Social housing in spotlight

Fliss Butcher
Fliss Butcher
The future of Dunedin's social housing, a topic that has sparked heated political debate recently, is about to come under the spotlight as the city council reviews its strategy on the issue.

The review will tackle fundamental questions about the council's role in social housing, with an attempt to decide on issues such as whether ratepayers should subsidise the service and whether the council or the Government should provide it.

The chairwoman of a council subcommittee set to consider the matter, Cr Fliss Butcher, said if the level of service remained as it was, either rents would have to rise or ratepayers would have to subsidise the housing.

She said the council would like the Government's help, but that seemed unlikely with budget cuts.

Councillors have for some time complained about perceived inequities arising from the Government's help for run-down council housing in Auckland and Wellington, in contrast with a lack of help for Dunedin.

The council believes it has done a better job of keeping its stock in good order.

A council plan to remove $1 million a year from its housing budget earlier this year prompted a impassioned response during annual plan hearings, during which it was described as "ethically and morally questionable".

Issues were raised about links with the Forsyth Barr Stadium after Mayor Peter Chin offered the Government a share of equity in the $70 million housing portfolio in return for funds towards the stadium.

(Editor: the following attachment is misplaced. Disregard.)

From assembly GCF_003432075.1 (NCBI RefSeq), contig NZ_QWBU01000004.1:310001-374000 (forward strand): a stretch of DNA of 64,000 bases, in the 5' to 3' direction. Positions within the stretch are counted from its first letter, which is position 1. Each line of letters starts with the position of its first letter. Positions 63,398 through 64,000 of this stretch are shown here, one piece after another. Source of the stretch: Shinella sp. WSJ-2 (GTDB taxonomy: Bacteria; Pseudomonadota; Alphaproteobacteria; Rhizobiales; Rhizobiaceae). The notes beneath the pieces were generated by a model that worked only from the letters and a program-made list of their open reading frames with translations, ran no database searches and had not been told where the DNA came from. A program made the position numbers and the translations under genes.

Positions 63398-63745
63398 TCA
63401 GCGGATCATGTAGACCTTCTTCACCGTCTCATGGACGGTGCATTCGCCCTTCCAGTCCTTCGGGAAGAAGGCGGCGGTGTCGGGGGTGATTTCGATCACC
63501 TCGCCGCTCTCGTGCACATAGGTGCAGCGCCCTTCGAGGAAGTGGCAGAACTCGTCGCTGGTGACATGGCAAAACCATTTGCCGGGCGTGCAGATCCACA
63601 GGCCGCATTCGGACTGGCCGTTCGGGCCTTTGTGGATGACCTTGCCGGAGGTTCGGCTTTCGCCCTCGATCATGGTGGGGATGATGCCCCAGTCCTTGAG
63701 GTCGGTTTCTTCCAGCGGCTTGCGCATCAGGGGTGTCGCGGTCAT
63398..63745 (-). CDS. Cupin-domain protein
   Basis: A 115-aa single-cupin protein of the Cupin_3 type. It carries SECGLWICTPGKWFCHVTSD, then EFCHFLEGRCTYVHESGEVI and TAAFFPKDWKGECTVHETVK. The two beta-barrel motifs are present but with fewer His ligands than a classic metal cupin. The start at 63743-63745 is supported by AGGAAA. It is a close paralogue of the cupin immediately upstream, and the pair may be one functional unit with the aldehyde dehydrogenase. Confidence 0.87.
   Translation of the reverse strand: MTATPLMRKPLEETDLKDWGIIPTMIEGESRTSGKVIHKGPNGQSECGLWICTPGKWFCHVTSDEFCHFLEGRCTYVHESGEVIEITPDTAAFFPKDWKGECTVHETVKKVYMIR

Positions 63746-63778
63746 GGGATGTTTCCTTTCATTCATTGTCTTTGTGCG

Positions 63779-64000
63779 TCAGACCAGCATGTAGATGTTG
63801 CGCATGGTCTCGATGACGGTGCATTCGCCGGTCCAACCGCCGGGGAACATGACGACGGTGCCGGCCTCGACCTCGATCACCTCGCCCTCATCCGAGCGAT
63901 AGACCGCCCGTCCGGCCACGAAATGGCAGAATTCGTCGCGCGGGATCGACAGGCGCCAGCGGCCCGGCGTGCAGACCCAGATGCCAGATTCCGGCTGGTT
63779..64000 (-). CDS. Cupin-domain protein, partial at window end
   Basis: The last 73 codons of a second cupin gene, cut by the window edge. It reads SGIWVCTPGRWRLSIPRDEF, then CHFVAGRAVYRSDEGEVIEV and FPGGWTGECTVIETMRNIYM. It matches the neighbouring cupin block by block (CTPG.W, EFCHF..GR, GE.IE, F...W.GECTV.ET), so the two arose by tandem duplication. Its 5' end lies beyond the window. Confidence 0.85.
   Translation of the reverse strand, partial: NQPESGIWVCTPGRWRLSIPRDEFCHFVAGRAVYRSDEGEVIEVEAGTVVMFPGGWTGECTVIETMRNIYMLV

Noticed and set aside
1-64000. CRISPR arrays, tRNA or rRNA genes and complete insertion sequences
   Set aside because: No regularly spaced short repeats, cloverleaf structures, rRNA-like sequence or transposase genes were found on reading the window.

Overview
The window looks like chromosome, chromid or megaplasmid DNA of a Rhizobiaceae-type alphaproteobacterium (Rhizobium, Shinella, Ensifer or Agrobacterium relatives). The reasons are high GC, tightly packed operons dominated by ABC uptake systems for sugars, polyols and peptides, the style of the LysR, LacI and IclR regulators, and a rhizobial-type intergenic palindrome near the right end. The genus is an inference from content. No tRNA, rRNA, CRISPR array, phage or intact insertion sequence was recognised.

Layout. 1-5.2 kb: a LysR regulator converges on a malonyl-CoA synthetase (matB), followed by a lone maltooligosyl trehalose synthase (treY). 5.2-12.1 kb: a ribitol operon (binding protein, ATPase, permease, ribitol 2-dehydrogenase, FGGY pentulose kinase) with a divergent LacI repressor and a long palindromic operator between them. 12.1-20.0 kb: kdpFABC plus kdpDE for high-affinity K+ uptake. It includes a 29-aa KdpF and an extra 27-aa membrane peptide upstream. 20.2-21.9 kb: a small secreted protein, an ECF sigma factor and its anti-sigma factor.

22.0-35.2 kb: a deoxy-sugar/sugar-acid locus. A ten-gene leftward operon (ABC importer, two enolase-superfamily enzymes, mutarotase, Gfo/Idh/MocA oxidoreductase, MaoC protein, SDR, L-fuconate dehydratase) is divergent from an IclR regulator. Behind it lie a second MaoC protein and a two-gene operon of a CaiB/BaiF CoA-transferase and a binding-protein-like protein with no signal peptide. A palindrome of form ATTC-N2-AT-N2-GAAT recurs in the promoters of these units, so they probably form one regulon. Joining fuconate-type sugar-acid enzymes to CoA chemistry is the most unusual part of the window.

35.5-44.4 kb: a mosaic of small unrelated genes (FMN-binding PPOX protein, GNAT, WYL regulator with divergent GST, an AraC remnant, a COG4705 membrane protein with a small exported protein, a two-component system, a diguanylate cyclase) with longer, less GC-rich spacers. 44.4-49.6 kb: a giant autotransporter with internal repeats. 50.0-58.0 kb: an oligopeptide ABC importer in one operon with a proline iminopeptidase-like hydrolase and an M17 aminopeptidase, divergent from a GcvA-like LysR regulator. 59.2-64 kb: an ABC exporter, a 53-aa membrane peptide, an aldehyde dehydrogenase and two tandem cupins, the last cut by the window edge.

The Government provided the funding, but did not take the equity.

At the end of the annual plan process, the council responded to calls for ideas to be put on hold until after the strategy was reviewed.

That process is about to start.

The council is planning focus groups on its draft social housing strategy, plus consultation with everyone from social service agencies to council flat tenants.

Community development team leader Rebecca Parata said key questions had been put together for discussion, and included how many units should be provided, whose role it was to provide them, and what service should be provided for the elderly.

The council runs a no-profit break-even housing policy and questions whether that should continue.

Cr Butcher said she was keen to hear from the community.

Options included council housing staying as it was, or the council could "get out of it completely", though that was unlikely to happen.

Asked why there may need to be a rent increase, she said the council had to fund renewals, upgrades and depreciation, and that would have to come through rent rises or subsidies.

While it was hoped the Government could help, through increases to accommodation supplements, that was not happening.

The draft social housing strategy lists objectives including improving the quality of, and access to, housing.

It concluded there was a need to increase the number of units, and it was clear a cash injection was needed.

Council community adviser Paul Coffey said a submission period had opened, and would close on August 17.

A focus group with about 40 social service providers will be held on July 24, and residents of council flats will get their turn on the week beginning August 3, with five meetings to be held across the city, with transport provided by the council.

On September 23, the subcommittee would consider results.

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